Bottom line: “This year, higher than usual numbers of the fish congregated in the Sound, and they missed their cue to start heading south because the water in the sound stayed warm into the fall. As the water temperature dropped in October and November, the supply of algae and plankton for bunker to eat diminished, leaving the fish hungry and cold and causing a small percentage to die and wash ashore.”

The good news: There are plenty of healthy, live bunker in our waters.

Click here to read the full report, in the CT Examiner. It’s fascinating!

Sherwood Mill Pond yesterday (Photo/Kendall Gardiner)


On Sunday, the New York Times published its annual “Year in Pictures” section.

It’s not complete without a contribution from a Westport photographer.

This one comes from Tyler Hicks. The Pulitzer Prize-winning 1988 Staples High School graduate captured the COVID pandemic in Manaus, Brazil, with a poignantly colorful shot, from high above, of newly dug graves. Up to 100 people died each day in the Amazon’s biggest city.

“Trees and brush were cleared to create more space for caskets as the death toll rose,” Hicks wrote.

“Private grave sites gave way to long trenches dug with earth-moving equipment.”

May 25, 2020, Manaus, Brazil (Tyler Hicks, for the New York Times)

No one likes deer in their yard. Except for these 2 on Soundview. They’re okay.

(Photo/Susan Ford)


Need help with heating bills? Connecticut’s Energy Assistance Program assists low-income home owners and renters 

To qualify you must make below 60% of the median income ($72,394 for a family of 4). 

Westport residents can call 203-384-6904 to apply. Residents in other Connecticut towns should call 1-800-842-1132.


For a month or so now, night after night, people all over town have heard tremendous BOOMS!

From Old Hill to Greens Farms, they awaken Westporters. They come in waves. They’re annoying — and very, very loud.

According to the best guesses on social media, they’re the result of some guy (it can’t be a woman) in a souped-up car engineered to piss people off. If that’s true, he’s succeeding.

And if not — well, what are those sonic blasts, anyway?


And finally … there’s lots o’ Christmas music in the air. But this song seems to have dropped out of the rotation.

What a shame. It’s a classic. It’s fun. And the message is timeless.

 

Spa Owner: “Save Local,” Or Lose Our Town

For many businesses, the holiday season makes the entire year.

But as Westport staggers through an ominous wave of COVID infections, many merchants and restaurant owners fear they’ll be broken.

And not just for the month or year.

Permanently.

Lori Dodd is one of those small business owners. For 20 years, her Dream Spa & Salon has provided clients with relaxing treatments. Her customers love her, and the feeling is mutual.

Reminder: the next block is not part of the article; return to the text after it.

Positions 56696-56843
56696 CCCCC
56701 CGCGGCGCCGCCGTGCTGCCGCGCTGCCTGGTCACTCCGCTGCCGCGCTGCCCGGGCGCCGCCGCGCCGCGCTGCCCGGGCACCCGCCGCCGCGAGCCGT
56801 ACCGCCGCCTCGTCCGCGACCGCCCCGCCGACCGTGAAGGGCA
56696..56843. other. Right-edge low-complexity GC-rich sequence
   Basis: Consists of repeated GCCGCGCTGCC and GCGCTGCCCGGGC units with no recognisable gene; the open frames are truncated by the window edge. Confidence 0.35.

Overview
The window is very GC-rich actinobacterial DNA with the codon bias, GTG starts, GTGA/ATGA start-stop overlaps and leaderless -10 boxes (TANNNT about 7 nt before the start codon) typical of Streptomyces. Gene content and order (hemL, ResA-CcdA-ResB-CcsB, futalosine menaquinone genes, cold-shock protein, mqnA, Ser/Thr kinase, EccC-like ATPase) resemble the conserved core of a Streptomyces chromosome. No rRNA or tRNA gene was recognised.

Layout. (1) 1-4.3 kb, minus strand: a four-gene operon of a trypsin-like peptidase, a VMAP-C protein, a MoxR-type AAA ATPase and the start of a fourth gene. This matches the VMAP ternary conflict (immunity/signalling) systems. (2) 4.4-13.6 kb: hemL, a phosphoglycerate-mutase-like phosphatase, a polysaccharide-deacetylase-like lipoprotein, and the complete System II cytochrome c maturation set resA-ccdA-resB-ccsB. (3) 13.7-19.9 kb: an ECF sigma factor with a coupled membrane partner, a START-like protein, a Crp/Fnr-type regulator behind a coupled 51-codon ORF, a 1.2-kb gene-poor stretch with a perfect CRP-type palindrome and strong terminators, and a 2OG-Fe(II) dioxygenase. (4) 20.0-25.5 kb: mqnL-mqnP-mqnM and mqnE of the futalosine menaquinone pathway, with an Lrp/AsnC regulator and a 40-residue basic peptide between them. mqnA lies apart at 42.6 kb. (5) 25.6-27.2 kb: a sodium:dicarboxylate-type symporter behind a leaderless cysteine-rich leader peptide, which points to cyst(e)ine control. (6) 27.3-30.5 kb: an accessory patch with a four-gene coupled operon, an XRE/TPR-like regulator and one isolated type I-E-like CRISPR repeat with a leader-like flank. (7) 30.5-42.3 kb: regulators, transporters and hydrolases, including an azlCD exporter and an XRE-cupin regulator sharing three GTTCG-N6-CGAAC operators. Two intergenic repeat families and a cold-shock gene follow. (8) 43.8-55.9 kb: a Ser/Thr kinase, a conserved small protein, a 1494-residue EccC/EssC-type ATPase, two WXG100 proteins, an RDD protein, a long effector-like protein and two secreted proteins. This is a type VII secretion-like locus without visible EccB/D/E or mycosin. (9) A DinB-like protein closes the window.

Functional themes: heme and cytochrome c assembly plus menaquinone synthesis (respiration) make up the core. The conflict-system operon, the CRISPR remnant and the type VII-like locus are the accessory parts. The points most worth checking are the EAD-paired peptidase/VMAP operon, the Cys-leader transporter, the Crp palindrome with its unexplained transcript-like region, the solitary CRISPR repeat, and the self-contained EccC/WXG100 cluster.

But love is trumped by a more powerful force: fear.

Lori Dodd

A small PPP payout helped in the spring. Summer brought a bit of hope, and returning clients. But the long-expected second wave of infections has been brutal.

Right now, Lori is operating at 30% of her usual business. That has nothing to do with capacity restrictions. It’s clients staying away.

Stress is everywhere. Masked employees worry about exposure to unmasked women during facials. Some clients snap at employees for little things. Others balk at or refuse to pay a 5% surcharge Lori instituted to pay for PPE and related costs.

Little kindnesses help. Lori’s sign maker, Marty Rogers — a small businessman himself — offered his services gratis as Lori prepared for a grand reopening. A few clients have been very understanding when Lori rescheduled them, because it wasn’t worth opening the doors one day recently and playing desk staff, electricity and housekeeping.

Where the holiday season means merchandise to many stores, Dream Spa sells gift certificates. With widespread uncertainty about the coming months, those sales have been slow.

Dream Spa,, on Post Road East near Greens Farms Elementary School.

Lori knows she’s not suffering alone. When she picks up takeout from local restaurants, they’re empty. Sometimes, if COVID strikes the kitchen, they close.

Often, Lori says, she’s wanted to cry.

Instead she hatched a plan.

“Buy local” is not enough, she says. “The public is numb to that phrase.”

The byword should be “Save local.”

“More impactful action is needed,” Lori explains. “If we are to survive — if we don’t want to lose restaurants, retailers, salons, spas, fitness centers — we don’t have the luxury of idly sitting by, waiting for more PPP and a holiday season that is not going to cut it.

“We need community support. And we need it now.”

She created an Instagram: @SaveLocalWestport. She’s asking small businesses to DM her for details. She’ll organize a Zoom meeting with interested owners.

Lori envisions signage to be placed around town, and a GoFundMe page. Donations will be divided among members, based on need (assessed by a CPA, hopefully a donated service).

Visitors to the Instagram page will be encouraged to buy gift certificates at their favorite stores and restaurants.

In a perfect world, Lori says, if every household in Westport and Weston gave $100, all the members of @SaveLocalWestport could survive.

“People need to help,” she says with emotion. “If they don’t, this will not the town I’ve lived in for 25 years. It won’t be the town you moved to, or the one you thought you knew.”